Difference between Minimum Spanning Tree and Shortest Path
Spanning tree: A spanning tree (T) of an undirected graph(G) is a subgraph which is a tree that includes all the vertices of a graph (G) and the minimum number of edges required to connect the graph (G). And it is a known maximal set of edges with no cycles.
- If a graph(G) is not connected then it does not contain a spanning tree (i.e. it has many spanning-tree forests).
- If a graph(G) has V vertices then the spanning tree of that graph G has V-1 edges.
- In the case of a complete (Kn) undirected, labeled, and unweighted graph, the number of possible spanning trees can be found out By using Cayley’s formula: Kn = nn-2.
- For the K3 graph (i.e. complete graph of 3 vertices) the number of possible spanning trees is 33-2 = 31= 3.
- The number of minimum spanning trees of a graph other than a complete graph can find out by using the Kirchhoff theorem.
The Shortest path:
- The shortest path between any two vertices (say between A and E) in a graph such that the sum of weights of edges that are present in the path (i.e. ABDE) is minimum among all possible paths between A and E.
- The shortest path can find out for graphs which are directed, undirected or mixed.
- The problem for finding the shortest path can be categorized as
- Single-source the shortest path: In this, the shortest path is calculated from a source vertex to all other vertices present inside the graph.
- Single-destination the shortest path: In this, the shortest path is calculated from all vertices in the directed graph to a single destination vertex. This can be converted into a single pair with the shortest path problem by reversing the edges of the directed graph.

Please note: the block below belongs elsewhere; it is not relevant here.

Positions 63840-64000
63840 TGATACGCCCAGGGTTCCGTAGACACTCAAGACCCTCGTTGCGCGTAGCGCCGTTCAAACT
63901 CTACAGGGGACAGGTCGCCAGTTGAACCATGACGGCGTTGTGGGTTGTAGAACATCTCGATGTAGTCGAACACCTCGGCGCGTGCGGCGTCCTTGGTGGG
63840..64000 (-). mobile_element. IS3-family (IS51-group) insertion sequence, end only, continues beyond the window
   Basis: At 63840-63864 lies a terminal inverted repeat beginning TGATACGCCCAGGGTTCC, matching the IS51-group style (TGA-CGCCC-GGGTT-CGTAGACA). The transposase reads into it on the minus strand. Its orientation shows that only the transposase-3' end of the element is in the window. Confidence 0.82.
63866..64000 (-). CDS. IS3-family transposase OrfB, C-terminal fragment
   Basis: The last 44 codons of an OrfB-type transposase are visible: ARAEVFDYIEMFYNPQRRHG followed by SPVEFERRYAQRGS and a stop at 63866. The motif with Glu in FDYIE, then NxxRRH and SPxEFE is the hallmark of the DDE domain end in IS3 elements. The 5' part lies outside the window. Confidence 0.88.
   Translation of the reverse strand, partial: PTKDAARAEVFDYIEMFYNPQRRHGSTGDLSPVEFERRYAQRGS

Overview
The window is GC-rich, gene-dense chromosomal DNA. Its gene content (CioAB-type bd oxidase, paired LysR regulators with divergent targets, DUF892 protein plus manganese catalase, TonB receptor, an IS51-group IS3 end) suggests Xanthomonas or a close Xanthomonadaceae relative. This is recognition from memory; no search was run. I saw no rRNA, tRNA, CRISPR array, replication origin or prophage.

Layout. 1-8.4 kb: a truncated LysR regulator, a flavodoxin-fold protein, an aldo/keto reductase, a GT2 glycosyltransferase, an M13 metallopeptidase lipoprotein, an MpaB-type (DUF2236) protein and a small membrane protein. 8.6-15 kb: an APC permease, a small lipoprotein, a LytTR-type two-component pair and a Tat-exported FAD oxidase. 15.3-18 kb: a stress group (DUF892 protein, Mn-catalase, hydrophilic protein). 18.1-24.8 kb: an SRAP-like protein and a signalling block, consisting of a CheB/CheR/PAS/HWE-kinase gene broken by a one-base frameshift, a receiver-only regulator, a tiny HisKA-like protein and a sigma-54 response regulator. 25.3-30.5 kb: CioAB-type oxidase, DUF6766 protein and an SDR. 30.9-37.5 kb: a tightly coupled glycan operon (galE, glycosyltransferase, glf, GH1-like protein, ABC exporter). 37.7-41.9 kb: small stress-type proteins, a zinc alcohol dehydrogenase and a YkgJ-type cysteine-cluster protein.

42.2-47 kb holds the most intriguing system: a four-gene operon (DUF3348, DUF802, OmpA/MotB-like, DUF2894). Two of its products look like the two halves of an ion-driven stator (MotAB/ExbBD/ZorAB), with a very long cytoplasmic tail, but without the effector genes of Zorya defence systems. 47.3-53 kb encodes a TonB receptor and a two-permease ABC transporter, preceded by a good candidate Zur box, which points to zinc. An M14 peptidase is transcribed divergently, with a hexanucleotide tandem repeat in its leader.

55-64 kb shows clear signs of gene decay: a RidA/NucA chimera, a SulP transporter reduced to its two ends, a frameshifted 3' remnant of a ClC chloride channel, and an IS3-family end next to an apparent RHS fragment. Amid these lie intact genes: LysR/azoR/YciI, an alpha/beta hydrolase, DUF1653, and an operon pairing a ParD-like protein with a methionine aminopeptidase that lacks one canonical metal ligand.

- All pairs the shortest path: In this, the shortest path is calculated between every pair of vertices.
The followings are the difference between the Minimum spanning tree(MST) and the Shortest path:
|Minimum spanning tree(MST)||The Shortest path|
|In MST there is no source and no destination, but it is the subset (tree) of the graph(G) which connects all the vertices of the graph G without any cycles and the minimum possible total edge weight.||There is a source and destination, and one need to find out the shortest path between them|
|Graph (G) should be connected, undirected, edge-weighted, labeled.||It is not necessary for the Graph (G) to be connected, undirected, edge-weighted, labeled.|
Here relaxation of edges is not performed but here the minimum edge weight is chosen one by one from the set of all edge weights (sorted according to min weight) and the tree is formed by them (i.e. there should not be any cycle).
Here the relaxation of edges is performed.
|In this case, a minimum spanning tree can be formed but negative weights edge cycles are not generally used. Using the cycle property of MST, the minimum edge weight among all the edge weights in the negative edge cycle can be selected.||If the graph is connected, and if a negative weight edge cycle present in the graph. Then the shortest path can not be computed, but the negative edge cycle can be detected using the Bellman-Ford algorithm.|
|In the case of a disconnected graph, the minimum spanning tree can not be formed but many spanning-tree forests can be formed.||In the case of a disconnected graph, the distance between two vertices present in two different components is infinity.|
|If there are N vertices are present inside graph G then the minimum spanning tree of the graph will contain N-1 edges and N vertices.||If there are N vertices present inside graph G, then in the shortest path between two vertices there can be at most N-1 edges, and at most N vertices can be present in the shortest path.|
|It is used in network design (computer networks, telecommunication networks, water supply networks) and in circuit design applications, and many more.||It is used to find out direction between physical locations like in Google Maps.|
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